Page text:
The Atlanta garage rockers Black Lips played to a packed Music Hall of Williamsburg in support of their ninth studio album Sing in a World That’s Falling Apart. The founding duo of guitarist Cole Alexander and bassist Jared Swilley took center stage like intoxicated ring masters to a wildly debaucherous circus, and the show was a spectacle that always felt like it could fly off the rails and end with the whole show burning to the ground. These two wackadoos rose up together from the Atlanta punk scene as high schoolers and emerged into psychobilly and psychedelic surf music by their 90’s college days, and with their new album they now seem to be stomping straight into a full-on country hootenanny territory. They have gone through a number of personnel changes since booming onto the scene in 2007 with their depraved hoedown disc Good Bad Not Evil, but they were joined by a number of wild characters who they’ve been playing with for the last few years from likes of saxophonist fire breather Zumi Rosow, the strong man guitarist Jeff Clarke, and wacky ‘fro clowning around of drummer Oakley Munson. It was a wildly disorienting show that took the whole wild party ascetic to a whole new extreme.
Opening the show was the roaring Brooklyn band The Muckers. They are an extremely impressive local outfit that mix funk and psych-rock with singer Emir Mohsseni wailing on his axe and bassist Anthony Azar laying down some of the most mind-bending and tasty bass licks I’ve heard for some time. They are a shredding band you should try to see and spin around the room to.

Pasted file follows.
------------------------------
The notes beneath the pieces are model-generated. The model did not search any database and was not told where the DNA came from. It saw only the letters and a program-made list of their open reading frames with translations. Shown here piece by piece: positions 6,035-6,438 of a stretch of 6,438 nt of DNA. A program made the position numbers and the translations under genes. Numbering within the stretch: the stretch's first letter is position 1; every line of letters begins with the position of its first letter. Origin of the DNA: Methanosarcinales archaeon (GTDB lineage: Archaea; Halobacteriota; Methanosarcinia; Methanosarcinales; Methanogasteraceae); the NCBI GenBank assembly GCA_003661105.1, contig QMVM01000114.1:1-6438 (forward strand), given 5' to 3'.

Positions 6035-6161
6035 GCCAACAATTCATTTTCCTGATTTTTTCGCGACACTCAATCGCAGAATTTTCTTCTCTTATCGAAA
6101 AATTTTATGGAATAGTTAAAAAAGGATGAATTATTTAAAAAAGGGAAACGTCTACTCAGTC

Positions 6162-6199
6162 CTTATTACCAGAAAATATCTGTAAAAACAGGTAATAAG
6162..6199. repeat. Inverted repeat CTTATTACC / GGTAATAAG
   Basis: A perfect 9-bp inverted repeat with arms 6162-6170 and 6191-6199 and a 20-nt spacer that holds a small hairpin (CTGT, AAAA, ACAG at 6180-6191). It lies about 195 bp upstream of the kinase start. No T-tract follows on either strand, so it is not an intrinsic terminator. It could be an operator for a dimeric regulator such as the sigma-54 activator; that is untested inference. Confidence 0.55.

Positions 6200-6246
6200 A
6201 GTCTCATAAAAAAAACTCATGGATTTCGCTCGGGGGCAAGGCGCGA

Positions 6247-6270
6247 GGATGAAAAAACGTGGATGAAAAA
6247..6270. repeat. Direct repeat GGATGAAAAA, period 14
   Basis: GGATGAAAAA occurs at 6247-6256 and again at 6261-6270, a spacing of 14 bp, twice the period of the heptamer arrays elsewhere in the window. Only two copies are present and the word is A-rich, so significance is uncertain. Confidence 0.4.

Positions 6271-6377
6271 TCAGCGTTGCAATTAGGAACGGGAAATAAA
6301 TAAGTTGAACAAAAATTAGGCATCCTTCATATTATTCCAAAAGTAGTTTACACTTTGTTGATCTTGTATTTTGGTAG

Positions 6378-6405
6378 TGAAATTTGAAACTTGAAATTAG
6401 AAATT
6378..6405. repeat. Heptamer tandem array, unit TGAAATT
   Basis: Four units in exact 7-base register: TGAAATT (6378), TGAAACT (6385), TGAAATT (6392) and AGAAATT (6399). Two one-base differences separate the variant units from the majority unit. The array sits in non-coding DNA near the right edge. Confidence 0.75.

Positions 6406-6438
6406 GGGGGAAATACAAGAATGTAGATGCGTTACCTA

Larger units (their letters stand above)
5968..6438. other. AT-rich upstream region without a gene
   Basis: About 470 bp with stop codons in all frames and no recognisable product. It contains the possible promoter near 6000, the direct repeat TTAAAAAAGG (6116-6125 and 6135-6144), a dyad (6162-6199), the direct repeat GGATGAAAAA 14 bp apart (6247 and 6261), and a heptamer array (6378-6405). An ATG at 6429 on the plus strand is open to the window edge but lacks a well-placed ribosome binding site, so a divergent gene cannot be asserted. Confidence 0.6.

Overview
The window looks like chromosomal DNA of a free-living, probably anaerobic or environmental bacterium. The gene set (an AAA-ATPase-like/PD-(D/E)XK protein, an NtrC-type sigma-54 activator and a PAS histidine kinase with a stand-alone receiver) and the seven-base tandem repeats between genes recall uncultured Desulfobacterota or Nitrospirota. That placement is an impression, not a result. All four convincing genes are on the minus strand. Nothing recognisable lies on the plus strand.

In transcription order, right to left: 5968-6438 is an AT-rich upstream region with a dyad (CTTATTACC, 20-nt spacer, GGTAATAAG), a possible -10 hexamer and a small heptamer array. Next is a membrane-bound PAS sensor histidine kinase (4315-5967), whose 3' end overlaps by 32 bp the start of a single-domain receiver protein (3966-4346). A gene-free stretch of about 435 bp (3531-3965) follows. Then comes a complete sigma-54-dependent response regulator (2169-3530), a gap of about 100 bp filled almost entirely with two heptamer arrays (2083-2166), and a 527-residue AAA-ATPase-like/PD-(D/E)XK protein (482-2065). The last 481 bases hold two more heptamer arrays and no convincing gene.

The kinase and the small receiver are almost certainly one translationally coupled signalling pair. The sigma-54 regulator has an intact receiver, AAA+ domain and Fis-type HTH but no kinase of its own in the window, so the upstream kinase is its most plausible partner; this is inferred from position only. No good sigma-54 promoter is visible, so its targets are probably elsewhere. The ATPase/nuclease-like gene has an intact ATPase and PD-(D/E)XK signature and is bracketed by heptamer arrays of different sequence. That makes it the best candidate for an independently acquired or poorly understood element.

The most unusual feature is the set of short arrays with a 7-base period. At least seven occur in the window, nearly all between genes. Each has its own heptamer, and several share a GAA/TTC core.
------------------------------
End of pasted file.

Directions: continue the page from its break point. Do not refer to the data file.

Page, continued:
Then you had the face-melting metal sounds of Warish, who are a deafening noise-rock trio from Cali that is headed by guitarist-vocalist Riley Hawk (who is famed skater Tony Hawk’s son) and driven home by drummer Bruce McDonnell and bassist Alex Bassaj. Their sonic blasts can and will rattle that brain against your skull and cause more that a little ringing in your ears. Their heavily distorted licks swerve from the rattling drone of greats like Sleep, Sun O))), & Yon as well as more absurdist rippers like Butthole Surfers and the Misfits, and their mixtures produce a glorious roar that is certainly with experiencing for yourself, if you dare.
Black Lips came out and immediately things derailed, as Cole couldn’t get his guitar and amp to perform properly, which actually produced an aptly despondent tone to the wicked happenings. They played a lot of their new stuff, but not a whole lot of their classic material, at least not until deep into the show. I guess omitting their big hit “Bad Kids” made sense since their ex-drummer Joe Bradley was the main singer on that track. However, they did open with “Sea of Blasphemy” that got the crowd going and eventually peppered in classics like “Cold Hands” and of course “O Katrina!” within their encore. It was a wacky show that had a surprisingly younger crowd singing along to every song, showing that they still translate to that youthful need to get craaaaaaaazy!
Article: Dean Keim